Interview: Vusi Ndlovu on his Mount Nelson residency and the importance of taking your time

Chef Vusi Ndlovu has made a name for himself working in some of the best restaurants in South Africa and Europe, including Belgium’s In de Wulf and The Saxon Hotel in Johannesburg. Ndlovu is also one of the founding members of the African Culinary Library, a resource dedicated to preserving and promoting African food culture and cuisine.

Supper sat down with Chef Vusi to hear about his vision for the Edge pop-up, finding the right people to work with and retiring early to open a barbecue prawn shack in Mozambique.

When did you first fall in love with cooking?
I fell in love with cooking around the ages of 12 and 15. During that time I didn’t find inspiration from watching celebrity chefs on TV, as it was more about my own desire to become a chef. I refer to cooking not so much as a job as it seemed more like fun to me.

How would you describe your culinary style?
I’m a big fan of bold flavours, minimal manipulation to ingredients and presentation that is also minimal. It’s also how I like to eat.

Congratulations on the Edge residency at Mount Nelson, a Belmond Hotel. What is your culinary vision for the pop-up?
Thank you. The whole philosophy is to showcase African ingredients from a different perspective. That along with cooking over fire has really been a joy.

Do you have a favourite dish on the Edge Mount Nelson menu?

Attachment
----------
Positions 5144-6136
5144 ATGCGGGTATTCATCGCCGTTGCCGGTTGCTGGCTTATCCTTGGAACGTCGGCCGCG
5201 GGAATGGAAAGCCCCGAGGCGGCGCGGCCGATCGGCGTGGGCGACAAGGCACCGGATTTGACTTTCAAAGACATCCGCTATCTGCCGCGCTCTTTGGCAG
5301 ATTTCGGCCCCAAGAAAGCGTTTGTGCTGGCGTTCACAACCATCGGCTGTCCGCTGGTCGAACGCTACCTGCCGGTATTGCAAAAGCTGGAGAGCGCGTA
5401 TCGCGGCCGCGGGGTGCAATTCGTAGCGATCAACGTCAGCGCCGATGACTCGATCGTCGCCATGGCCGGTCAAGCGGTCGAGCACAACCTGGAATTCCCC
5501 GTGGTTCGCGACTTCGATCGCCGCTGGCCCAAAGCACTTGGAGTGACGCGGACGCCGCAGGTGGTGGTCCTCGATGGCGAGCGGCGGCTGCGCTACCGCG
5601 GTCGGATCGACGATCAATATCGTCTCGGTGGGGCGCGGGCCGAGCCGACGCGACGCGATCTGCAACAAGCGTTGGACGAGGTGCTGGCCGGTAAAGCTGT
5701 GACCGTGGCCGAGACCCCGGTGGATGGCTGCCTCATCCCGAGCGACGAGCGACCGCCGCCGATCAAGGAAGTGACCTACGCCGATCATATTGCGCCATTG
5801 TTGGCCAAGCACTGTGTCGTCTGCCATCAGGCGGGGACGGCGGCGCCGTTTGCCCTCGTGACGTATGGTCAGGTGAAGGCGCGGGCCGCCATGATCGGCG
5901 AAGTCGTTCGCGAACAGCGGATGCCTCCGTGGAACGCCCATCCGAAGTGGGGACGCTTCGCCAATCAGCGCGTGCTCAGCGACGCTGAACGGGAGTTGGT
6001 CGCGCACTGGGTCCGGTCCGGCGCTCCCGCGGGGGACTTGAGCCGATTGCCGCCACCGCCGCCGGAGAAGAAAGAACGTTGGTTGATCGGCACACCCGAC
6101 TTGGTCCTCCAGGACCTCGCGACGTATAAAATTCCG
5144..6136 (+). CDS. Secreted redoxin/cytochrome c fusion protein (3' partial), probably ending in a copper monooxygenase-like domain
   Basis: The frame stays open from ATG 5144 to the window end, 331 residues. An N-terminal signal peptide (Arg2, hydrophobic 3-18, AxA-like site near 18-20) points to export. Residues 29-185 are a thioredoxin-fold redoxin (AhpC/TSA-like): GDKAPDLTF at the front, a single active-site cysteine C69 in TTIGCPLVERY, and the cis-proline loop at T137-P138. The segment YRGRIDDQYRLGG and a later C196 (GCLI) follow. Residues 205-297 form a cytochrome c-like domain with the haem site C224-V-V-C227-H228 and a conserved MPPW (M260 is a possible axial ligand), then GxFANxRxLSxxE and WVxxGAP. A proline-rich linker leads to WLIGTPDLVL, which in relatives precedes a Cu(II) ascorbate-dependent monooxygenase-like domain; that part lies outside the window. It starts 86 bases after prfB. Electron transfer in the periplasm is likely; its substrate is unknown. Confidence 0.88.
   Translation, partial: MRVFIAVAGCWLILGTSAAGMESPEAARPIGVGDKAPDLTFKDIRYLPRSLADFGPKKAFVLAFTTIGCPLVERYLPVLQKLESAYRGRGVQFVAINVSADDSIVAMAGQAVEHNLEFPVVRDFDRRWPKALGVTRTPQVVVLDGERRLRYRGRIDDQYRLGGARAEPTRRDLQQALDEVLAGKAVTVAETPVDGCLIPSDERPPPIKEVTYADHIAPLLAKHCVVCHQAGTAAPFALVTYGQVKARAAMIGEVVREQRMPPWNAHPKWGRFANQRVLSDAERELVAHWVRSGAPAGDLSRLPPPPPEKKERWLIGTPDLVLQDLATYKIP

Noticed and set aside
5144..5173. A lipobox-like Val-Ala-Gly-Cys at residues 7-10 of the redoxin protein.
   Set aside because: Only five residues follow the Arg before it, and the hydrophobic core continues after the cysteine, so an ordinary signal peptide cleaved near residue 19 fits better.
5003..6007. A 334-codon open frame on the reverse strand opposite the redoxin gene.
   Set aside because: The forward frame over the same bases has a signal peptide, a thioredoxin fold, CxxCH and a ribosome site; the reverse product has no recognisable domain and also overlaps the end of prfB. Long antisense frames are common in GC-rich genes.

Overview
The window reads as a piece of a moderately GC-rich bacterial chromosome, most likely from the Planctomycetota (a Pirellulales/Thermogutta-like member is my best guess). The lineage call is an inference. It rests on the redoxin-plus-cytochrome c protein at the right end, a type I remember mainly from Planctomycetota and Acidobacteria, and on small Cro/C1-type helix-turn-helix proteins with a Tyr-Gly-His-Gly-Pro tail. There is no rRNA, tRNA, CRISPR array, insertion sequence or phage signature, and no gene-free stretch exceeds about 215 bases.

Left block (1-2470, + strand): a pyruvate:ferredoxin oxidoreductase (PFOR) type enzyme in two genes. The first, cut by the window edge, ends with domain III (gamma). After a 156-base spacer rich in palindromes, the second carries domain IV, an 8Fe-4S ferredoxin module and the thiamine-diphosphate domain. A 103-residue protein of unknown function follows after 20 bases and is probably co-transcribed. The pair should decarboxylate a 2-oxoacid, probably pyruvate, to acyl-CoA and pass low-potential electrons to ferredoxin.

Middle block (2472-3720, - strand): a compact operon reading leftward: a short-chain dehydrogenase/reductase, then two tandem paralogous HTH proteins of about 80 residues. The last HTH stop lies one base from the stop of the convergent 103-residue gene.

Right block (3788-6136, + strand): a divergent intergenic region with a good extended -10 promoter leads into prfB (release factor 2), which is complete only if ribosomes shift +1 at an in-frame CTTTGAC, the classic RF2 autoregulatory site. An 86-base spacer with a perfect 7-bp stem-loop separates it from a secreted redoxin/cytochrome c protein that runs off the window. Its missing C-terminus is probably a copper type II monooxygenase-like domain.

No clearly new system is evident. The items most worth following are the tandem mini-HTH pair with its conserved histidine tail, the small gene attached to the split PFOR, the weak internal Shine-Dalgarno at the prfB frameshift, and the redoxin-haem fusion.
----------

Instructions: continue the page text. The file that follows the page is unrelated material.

I’m liking our bread course, which is ujeqe (steamed bread) with beef essence. Although it looks super simple, it can easily go wrong. It takes a lot of work.

Why did you want to collaborate with Mount Nelson?
When they approached us with the idea we thought it would be rather interesting to bring this type of food to such an institution. Chef Rudi was already doing a lot of work with indigenous ingredients so it wasn’t too difficult to build on that foundation already.

What aspects of Edge’s offering will you change for the residency?
We will be running a tasting menu for all our guests as it’s better for us to tell the story in this manner. The wine list will be constantly evolving in the hopes to share some of the amazing small local wine makers in the Western Cape.

What is the most important lesson you’ve learned during your career?
Definitely take your time. Often people want to do too much too soon, I’ve seen that that can cause a lot of unnecessary pressure. Also I’d say “Have fun” – we always want to enjoy what we doing and how we are doing it.

What are the biggest challenges faced by the hospitality sector at the moment, and how are you tackling them?
Personally, I’d say finding the right people. We are finding that people’s expectations and needs are very different to that of let’s say 10 years ago. Times have changed and we have to move along with that. We have been fortunate enough to have some great people join us, which makes it a whole lot easier.

Which chefs have inspired you?
I’m a big fan of Bertrand Grebaut from Septime in Paris. When I ate there a few years back, I was blown away by the flavour and confidence in each plate.

What is your approach to sustainability in your cooking?
We always try to minimise waste by creating secondary products that we can use elsewhere. When in it comes to sourcing ingredients, we always try to let the suppliers tell us what is possible or not possible. There’s no point in me ordering 40kg of fillet if it’s not possible. We are looking into buying whole quarters of meat instead of specific cuts just so that we utilise the whole animal properly.

What would you like your next project to be?
I’m always joking that I’m going to retire next week and open up a barbecue prawn shack in Mozambique, but for the moment we’re just focusing on refining the Edge experience.

What is your favourite dish, and who cooks it?
I’m a rice and mince kind of guy, always have been. As for who cooks it, no one has made it for me yet.